It seems to be a rite of passage that "young adults" in the US (classified as those between the ages of 18 and 34, per the US Census Bureau) take a bit of guff from the generations that preceded them. Millennials, ID'd by Pew Research as those born between 1981 and 1997, haven't escaped this fate, but while many label the current younger set as simply hanging out "in the basement playing video games," as USA Today notes, that's not quite the case. The Census Bureau released a population report Wednesday that looks back at the 18-34 demographic over the past four decades, comparing today's young adults to those going back to 1975. "If one theme describes how adulthood has changed over the last 40 years, it is growing complexity," the report notes. A few notable trends stand out, and the internet is buzzing about them:
- Parents who dread an empty nest can relax, because the Kansas City Star notes your millennial boarders may not be going anywhere anytime soon. In 2005, just 26% of young adults still shacked up with Mom and Dad, but that number settled in at around 34% in 2015—a 30% spike in just 10 years.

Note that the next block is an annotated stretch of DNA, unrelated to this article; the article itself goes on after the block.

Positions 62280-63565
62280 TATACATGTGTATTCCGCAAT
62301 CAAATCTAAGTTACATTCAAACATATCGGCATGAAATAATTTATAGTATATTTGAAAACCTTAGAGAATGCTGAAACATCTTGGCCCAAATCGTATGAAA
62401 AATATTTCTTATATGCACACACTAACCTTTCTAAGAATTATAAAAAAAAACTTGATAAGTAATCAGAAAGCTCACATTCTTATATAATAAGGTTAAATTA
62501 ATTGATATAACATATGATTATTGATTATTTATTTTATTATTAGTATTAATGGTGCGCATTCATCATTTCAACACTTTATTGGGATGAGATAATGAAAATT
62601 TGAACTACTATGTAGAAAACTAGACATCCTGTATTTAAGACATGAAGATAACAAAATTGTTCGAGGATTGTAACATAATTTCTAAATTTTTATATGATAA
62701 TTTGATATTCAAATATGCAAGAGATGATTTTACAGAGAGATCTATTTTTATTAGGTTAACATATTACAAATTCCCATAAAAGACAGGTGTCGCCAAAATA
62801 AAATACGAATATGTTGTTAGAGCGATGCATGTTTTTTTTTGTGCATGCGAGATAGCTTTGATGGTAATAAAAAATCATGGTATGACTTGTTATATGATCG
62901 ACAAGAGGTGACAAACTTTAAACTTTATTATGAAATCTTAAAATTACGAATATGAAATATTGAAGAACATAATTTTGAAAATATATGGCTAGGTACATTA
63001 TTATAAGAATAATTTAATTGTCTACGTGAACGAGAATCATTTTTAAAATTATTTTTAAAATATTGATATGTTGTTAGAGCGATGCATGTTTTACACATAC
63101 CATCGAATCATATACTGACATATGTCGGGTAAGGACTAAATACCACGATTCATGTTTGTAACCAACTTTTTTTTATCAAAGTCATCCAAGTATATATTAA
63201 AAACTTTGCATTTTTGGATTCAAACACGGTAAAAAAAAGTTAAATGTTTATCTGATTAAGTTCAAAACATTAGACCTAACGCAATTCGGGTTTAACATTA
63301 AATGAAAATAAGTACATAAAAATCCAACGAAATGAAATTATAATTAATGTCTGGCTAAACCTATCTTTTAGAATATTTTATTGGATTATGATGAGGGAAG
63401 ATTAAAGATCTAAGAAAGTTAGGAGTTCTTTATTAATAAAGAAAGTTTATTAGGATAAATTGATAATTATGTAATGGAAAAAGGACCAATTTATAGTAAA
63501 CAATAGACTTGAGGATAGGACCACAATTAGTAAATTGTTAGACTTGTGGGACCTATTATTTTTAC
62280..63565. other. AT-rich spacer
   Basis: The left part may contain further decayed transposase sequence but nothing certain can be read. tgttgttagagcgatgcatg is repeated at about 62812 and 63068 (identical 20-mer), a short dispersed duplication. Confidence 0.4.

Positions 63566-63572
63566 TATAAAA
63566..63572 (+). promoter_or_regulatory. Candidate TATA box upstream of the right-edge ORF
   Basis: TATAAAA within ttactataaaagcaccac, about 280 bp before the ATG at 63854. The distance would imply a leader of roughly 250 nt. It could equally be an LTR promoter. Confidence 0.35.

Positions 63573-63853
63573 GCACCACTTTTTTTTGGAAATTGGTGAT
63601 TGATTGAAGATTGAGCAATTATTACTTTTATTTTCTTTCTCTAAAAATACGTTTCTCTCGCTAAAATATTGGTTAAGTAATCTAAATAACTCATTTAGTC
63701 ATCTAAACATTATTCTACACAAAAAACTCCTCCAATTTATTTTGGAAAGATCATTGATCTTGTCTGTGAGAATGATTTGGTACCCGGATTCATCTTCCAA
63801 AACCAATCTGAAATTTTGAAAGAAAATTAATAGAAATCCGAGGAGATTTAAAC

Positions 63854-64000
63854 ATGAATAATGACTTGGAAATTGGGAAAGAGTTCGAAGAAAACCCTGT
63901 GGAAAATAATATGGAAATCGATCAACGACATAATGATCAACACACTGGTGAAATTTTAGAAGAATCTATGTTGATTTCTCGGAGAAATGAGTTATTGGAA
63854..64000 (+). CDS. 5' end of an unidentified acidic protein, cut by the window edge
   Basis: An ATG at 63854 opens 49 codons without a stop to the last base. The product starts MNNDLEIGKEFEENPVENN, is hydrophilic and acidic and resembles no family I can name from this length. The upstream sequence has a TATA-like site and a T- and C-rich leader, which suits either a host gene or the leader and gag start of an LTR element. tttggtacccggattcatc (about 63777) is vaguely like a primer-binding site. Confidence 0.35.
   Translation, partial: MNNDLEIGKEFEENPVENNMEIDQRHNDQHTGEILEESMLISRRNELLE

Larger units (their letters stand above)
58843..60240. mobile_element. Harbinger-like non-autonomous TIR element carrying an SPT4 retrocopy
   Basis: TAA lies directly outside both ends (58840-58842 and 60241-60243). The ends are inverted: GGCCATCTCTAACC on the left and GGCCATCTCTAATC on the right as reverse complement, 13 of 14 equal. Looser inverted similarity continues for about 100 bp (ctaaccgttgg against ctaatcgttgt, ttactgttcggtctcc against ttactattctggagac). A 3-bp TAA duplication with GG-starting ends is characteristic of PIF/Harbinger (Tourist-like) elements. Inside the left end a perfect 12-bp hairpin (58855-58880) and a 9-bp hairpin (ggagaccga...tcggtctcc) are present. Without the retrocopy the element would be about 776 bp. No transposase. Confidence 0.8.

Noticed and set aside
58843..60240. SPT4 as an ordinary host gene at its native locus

- Per the Miami Herald, millennials seem to look more highly upon a good education than their predecessors, with 37% boasting at least a bachelor's degree in 2016, compared with 23% in 1975. The extra schooling likely explains a drop homeownership among millennials, from 52% in 1975 to 29% today.
- You won't find millennials starting families as soon as they're done with that schooling, and women especially aren't as eager to be relegated to homemaker roles as past generations, NBC Washington reports. Economic security comes before marriage—and while about 84% of young men are in the workforce (a number that's stayed constant this whole time), that percentage has jumped from 50% to 70% for women since 1975.
- A separate study finds that the most popular brands among millennials are Victoria's Secret, Sephora, and Nike, reports Bloomberg.
- Pew Research dispels the myth that millennials are flakes when it comes to holding down a job, pointing out that millennials in 2016 stayed at their jobs for five years or longer at around the same numbers as Generation Xers did when they were the same age—and actually outpaced Gen Xers by a few percentage points when it came to sticking it out with an employer for 13 months or longer.
- Adulting classes for millennials might not be necessary after all, then?
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